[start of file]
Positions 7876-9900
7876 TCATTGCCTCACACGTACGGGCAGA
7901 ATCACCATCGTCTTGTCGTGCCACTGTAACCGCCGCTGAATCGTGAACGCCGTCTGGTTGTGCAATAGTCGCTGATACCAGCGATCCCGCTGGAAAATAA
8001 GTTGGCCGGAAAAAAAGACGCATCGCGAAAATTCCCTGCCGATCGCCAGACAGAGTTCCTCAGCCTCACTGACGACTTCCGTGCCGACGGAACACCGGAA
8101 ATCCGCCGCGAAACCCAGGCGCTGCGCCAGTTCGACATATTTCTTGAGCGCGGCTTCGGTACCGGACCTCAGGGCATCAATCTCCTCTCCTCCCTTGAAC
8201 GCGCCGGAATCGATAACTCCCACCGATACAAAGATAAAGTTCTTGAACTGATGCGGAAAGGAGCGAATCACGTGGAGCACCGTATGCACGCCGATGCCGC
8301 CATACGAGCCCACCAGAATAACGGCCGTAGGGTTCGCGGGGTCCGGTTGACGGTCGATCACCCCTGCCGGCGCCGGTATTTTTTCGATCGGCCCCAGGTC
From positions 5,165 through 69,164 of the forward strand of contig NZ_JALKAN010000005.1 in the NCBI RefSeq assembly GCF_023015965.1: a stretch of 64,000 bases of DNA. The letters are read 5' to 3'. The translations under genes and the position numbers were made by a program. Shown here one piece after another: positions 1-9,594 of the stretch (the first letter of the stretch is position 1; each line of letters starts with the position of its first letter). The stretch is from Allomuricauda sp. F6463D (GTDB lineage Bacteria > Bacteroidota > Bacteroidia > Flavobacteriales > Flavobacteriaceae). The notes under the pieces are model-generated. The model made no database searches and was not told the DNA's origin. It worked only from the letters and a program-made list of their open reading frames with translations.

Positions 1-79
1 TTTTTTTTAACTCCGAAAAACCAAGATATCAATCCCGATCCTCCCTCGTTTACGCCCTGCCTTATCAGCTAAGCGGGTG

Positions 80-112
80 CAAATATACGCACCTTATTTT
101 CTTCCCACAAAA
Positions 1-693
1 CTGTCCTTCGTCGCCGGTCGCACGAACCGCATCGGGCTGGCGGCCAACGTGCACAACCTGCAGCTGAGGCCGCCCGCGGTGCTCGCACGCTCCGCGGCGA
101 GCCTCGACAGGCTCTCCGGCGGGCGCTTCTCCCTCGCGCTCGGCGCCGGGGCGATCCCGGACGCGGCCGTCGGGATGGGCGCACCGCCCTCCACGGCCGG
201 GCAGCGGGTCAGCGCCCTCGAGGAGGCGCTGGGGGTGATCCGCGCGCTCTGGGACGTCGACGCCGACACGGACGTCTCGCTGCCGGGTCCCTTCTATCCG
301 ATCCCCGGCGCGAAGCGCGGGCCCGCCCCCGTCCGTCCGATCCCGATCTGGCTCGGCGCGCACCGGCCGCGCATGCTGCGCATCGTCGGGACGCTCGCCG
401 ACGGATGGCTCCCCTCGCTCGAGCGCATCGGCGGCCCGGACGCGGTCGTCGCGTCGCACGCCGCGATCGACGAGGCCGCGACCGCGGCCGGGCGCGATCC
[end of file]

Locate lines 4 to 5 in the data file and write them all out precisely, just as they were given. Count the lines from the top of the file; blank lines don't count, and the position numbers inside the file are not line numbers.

8001 GTTGGCCGGAAAAAAAGACGCATCGCGAAAATTCCCTGCCGATCGCCAGACAGAGTTCCTCAGCCTCACTGACGACTTCCGTGCCGACGGAACACCGGAA
8101 ATCCGCCGCGAAACCCAGGCGCTGCGCCAGTTCGACATATTTCTTGAGCGCGGCTTCGGTACCGGACCTCAGGGCATCAATCTCCTCTCCTCCCTTGAAC